Just thought I'd send a note to say I think you may have read more of a "swerve to the left" in my architecture review of the Marine Corps museum than I intended. I put "the dangers of empire" in parentheses, and didn't necessarily mean it as you've read it, ie. that the US is an empire, or imperialistic. The previous sentence mentioned democracy and "the vulnerabilities of democracy" and the temptation to empire is definitely one of those vulnerabilities, don't you think? No sooner had the Athenians established the preeminence of their democratic system than they were tempted by the dangers of the Delian league. I hoped that the "dangers of empire" would be read as I wrote it, generically. The Marines know these dangers because they've fought empires, the Japanese included.
Philip KennicottCulture CriticThe Washington Post1150 Fifteenth St. NWWashington, DC 20071.

From: michael fay Sent: 8/1/2006 12:31:48 PM To: Subject: Re: your blog
I appreciate that you took time to email me. My reading of your final "dangers of empire" did not, nor does it now come across as generic. I think you made a very good point with regards to the failure of our system to educate folks on most things historic. The temptation to empire is a legitimate course of thought, but adding it to the end of piece (even in paranthesis) did not cap off your reporting, but rather came across as a raised eyebrow, and re-cast everything you wrote in a questionable light. Garnishing your piece about The National Museum of the Marine Corps with it was in my opinion unnecessary at best, and politically motivated at worst. I do not personally know you, but I'm well aware of the left leaning drift of The Washington Post. As I said in my blog, this type of rhetorical flourish is completely appropriate within the context of a op-ed piece, but within a journalistic, or even a critical review such as yours, it spices up the content beyond mere analysis or reporting. None-the-less, I really appreciate your explanation. I hope you will entertain my opinion that it is a far more loaded phrase, especially during our current historical unfoldings, than you intended.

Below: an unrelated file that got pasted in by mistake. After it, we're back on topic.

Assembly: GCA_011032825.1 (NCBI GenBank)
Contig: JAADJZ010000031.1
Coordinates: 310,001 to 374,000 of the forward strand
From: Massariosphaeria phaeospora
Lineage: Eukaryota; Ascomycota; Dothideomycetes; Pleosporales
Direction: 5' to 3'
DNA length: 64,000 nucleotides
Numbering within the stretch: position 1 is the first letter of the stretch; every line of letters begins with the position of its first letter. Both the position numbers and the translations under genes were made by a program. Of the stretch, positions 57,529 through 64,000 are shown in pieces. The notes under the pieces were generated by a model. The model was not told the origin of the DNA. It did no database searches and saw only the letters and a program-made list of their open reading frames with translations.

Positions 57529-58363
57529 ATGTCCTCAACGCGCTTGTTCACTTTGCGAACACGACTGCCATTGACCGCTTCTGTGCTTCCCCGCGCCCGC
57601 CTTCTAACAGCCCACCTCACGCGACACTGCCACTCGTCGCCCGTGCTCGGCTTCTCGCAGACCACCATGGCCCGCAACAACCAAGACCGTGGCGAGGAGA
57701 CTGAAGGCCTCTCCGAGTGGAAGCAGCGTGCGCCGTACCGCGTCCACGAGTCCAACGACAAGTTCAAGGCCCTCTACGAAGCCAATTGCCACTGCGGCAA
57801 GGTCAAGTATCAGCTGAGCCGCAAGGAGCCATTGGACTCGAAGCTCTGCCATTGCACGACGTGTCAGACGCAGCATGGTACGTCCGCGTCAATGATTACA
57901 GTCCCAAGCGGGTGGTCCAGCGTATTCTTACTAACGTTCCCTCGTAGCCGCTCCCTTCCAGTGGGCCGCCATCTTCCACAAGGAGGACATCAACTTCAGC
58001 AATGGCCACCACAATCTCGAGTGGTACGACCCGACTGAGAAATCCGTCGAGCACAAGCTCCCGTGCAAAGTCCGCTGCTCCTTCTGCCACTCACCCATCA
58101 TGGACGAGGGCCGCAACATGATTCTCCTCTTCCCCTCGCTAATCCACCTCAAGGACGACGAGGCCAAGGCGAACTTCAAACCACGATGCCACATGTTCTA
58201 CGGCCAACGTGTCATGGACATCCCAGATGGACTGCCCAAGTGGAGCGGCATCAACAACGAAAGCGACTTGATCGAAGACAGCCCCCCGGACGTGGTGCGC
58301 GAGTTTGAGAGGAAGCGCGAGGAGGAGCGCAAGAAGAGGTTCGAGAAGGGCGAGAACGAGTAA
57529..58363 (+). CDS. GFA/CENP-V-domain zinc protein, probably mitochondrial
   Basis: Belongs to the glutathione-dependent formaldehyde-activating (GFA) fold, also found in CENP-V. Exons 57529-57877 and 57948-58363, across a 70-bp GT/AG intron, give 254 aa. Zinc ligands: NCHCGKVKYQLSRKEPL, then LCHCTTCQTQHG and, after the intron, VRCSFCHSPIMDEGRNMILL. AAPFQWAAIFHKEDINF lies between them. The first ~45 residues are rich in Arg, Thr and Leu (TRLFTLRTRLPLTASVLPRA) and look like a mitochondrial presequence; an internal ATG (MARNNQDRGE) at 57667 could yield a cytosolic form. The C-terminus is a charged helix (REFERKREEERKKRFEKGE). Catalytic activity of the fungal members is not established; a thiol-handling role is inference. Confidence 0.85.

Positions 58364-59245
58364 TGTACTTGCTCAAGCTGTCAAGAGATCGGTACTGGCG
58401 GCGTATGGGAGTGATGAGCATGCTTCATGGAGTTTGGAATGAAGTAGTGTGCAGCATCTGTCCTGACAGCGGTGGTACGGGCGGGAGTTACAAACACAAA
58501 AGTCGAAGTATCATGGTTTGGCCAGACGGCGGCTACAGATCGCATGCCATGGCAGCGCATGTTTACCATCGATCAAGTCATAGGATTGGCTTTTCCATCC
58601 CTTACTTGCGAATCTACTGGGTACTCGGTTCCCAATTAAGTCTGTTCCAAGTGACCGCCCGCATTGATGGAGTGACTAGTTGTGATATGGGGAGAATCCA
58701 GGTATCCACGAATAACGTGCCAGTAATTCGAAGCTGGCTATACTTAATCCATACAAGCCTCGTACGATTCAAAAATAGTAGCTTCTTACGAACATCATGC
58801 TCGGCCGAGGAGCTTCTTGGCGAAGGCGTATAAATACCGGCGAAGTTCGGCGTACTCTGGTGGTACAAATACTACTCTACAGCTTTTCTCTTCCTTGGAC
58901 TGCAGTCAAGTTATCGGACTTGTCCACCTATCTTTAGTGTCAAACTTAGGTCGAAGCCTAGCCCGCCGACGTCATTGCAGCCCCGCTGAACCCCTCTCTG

Best Regards, Mike Fay